Recently, I've had conversations with a couple friends about fishing the Squirmy Wormy or San Ron Worm, which are essentially San Juan Worms tied with a silicone worm rather than a chenille worm. Both of them said the worms were very effective. One conversation was via email, and as you know, email cannot convey nuance, inflection or body language.
The other conversation was over a couple beers, and the nuance, inflection and body language said a lot more than the words. The overall impression was that the worms are not just good, but very, very good - ought to be illegal good - speak in hushed tones so no one overhears good (and that's hard to pull off in a noisy bar).
With that conversation fresh in my mind, I was primed to tear them up on the stream on Sunday.
As a prologue, last week I tried a San Juan worm tied on a Tiemco 518 size 32 hook, and although I did catch some fish with it, I felt the hook was perhaps a bit small for the chenille. On Sunday, I tried a couple worms tied with a squirmy wormy I had found while fishing last month. I though it was tied with the worm too long, so I cut it in half and tied two worms with it. Instead of the Tiemco 518 I used the more reasonable Daiichi 1120 size 12 hooks.
My thought in tying two shorter worms rather than one long one stems from when I used to fish an Infamous Pink Worm (basically, a San Juan Worm tied with hot pink Ultra Chenille). I used to get a lot of hits but also missed a lot of them. I think the fish often hit a part of the worm that didn't have a hook in it. If you fish a very long worm, it just increases the chance that a fish hitting the worm will miss the hook.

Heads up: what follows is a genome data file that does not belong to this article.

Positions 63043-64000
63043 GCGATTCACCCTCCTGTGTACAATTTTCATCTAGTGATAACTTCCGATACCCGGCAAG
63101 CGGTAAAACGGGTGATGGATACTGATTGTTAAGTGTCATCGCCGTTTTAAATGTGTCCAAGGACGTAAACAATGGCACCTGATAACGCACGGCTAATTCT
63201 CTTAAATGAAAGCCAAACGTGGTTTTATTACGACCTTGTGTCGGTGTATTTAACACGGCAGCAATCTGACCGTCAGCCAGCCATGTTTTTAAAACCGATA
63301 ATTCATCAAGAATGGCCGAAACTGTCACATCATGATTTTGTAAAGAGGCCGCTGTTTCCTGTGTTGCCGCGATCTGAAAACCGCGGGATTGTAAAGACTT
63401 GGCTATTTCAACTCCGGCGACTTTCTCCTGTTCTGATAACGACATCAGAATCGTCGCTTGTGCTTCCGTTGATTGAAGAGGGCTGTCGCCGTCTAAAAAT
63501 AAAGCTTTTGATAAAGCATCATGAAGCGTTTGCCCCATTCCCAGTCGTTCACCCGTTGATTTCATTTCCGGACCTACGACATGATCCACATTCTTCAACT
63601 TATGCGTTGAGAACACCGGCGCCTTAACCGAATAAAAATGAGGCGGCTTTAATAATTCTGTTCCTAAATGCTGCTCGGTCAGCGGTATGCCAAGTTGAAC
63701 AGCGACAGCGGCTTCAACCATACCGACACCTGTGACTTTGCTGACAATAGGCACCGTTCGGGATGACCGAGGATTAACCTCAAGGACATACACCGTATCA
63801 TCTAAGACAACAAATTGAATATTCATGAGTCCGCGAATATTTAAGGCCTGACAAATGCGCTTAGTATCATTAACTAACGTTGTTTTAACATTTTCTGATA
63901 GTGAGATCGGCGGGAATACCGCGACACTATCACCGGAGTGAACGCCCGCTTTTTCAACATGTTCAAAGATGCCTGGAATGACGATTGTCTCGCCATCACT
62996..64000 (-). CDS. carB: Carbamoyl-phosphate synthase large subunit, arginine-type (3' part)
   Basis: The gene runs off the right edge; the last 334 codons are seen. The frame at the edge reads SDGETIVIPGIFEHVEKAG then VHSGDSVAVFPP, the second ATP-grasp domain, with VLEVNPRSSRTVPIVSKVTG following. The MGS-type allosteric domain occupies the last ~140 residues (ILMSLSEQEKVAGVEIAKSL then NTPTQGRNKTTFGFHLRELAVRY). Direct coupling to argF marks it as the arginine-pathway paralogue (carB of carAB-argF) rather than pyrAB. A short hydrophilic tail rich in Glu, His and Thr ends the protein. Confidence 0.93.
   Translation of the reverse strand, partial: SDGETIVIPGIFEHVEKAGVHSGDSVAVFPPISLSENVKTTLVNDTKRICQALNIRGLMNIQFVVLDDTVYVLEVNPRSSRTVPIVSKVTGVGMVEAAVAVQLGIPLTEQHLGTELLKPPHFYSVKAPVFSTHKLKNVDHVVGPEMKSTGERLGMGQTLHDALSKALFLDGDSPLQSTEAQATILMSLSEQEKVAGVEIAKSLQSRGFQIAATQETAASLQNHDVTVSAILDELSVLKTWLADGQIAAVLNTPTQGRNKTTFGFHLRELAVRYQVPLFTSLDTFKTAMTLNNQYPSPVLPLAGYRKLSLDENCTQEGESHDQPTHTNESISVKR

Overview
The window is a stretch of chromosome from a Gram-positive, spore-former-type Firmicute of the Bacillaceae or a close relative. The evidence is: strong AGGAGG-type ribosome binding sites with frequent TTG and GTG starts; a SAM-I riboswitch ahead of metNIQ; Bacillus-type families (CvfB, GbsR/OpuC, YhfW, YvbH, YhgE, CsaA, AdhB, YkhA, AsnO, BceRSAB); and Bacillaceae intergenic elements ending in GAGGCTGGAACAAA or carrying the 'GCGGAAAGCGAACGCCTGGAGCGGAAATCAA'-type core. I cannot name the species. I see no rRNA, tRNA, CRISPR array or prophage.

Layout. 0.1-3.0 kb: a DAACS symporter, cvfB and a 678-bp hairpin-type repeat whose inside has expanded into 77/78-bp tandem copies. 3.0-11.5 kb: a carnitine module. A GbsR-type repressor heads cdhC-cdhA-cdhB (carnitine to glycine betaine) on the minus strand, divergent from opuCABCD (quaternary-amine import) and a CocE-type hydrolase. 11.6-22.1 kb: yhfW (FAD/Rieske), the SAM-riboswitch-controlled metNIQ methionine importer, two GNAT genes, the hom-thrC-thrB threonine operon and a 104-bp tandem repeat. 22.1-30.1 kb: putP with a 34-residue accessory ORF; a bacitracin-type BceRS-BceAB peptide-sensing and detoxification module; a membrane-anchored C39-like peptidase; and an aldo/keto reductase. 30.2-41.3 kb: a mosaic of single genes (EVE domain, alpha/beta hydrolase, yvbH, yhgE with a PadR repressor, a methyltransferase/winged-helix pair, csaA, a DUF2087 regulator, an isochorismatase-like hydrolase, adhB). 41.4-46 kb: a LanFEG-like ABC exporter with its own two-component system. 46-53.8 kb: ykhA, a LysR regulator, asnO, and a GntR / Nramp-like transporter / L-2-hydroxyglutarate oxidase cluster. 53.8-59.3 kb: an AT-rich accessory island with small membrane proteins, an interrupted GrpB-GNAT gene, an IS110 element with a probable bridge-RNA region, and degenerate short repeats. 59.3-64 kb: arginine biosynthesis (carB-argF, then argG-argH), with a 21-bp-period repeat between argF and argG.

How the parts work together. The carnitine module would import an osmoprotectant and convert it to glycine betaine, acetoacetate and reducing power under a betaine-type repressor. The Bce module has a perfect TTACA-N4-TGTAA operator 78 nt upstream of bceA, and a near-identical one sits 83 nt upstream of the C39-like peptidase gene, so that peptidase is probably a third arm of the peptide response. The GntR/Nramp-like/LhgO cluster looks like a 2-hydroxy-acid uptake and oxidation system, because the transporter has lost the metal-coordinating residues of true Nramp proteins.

One of the friends, who had fished that same section of stream last month said he'd hooked five fish but was only able to land one of them. My results Sunday were almost identical to his. I hooked four fish and only got one in the net.
"Hooked" might not be quite accurate. I had three fish on the line, but none of them for very long. Two were just for an instant, as if they weren't actually hooked but didn't want to let go of the worm until the pressure on the line got too strong and they let go. Was that really the case? Probably not, but that's what it felt like. One was on long enough to put up a fight, but after maybe 10 seconds it too was gone.
I did manage to put one fish in the net, a fat 12.5" rainbow.
It's not supposed to happen this way. Small hooks are supposed to be harder to land fish with, but the three fish that got off were (not) hooked with size 12 hooks. The one I actually landed was the one that took the size 30 hook.
The worm was not really a Squirmy Wormy or a San Ron Worm. It was much, much smaller, tied with a size 30 Varivas 2300 hook, Gordon Griffiths 14/0 red thread and used a rubber leg intended for panfish poppers as the worm. I know there are lots of different aquatic worms, but I don't know if any are this small.
And it is small! In the above photo, you can just barely see it.
In an extreme closeup, you can just see the hook eye. You can also see that a portion of the upper jaw (premaxila) has been ripped off. I suspect that was done by a spin fisherman, as I don't think a fly rod (of the weight people would actually use on that stream) could generate sufficient force to do that. I hate to see this, although I've seen it before and will almost certainly see it again. I do wish that people wouldn't strike so hard. It just isn't necessary. The whole idea of "lip rippers" or "rippin' lips" is frankly a bit disgusting.
That was the last fish of the day.
Although it was nice to catch the fish, and on a size 30 fly at that, the best part was doing it with a Suntech Field Master 53. I'd fished with a Field Master 53 only once before but didn't catch anything with it. On that trip I had a number of other 5.3 or 5.4 meter rods to fish with and didn't get much time with the Field Master. I had a lot of time to fish with it today.
Nice rod. It is a bit more mid flex than a Daiwa Kiyose 53M and not quite as mid flex as the Nissin 2-Way 540ZX stiff. It is noticeably lighter than the Nissin, though. Even though the Field Master has three different lengths, I liked it much better at full extension.
Given the size of the fish people have caught with a Field Master 39, I suspect the Field Master 53 is going to prove to be one very capable rod.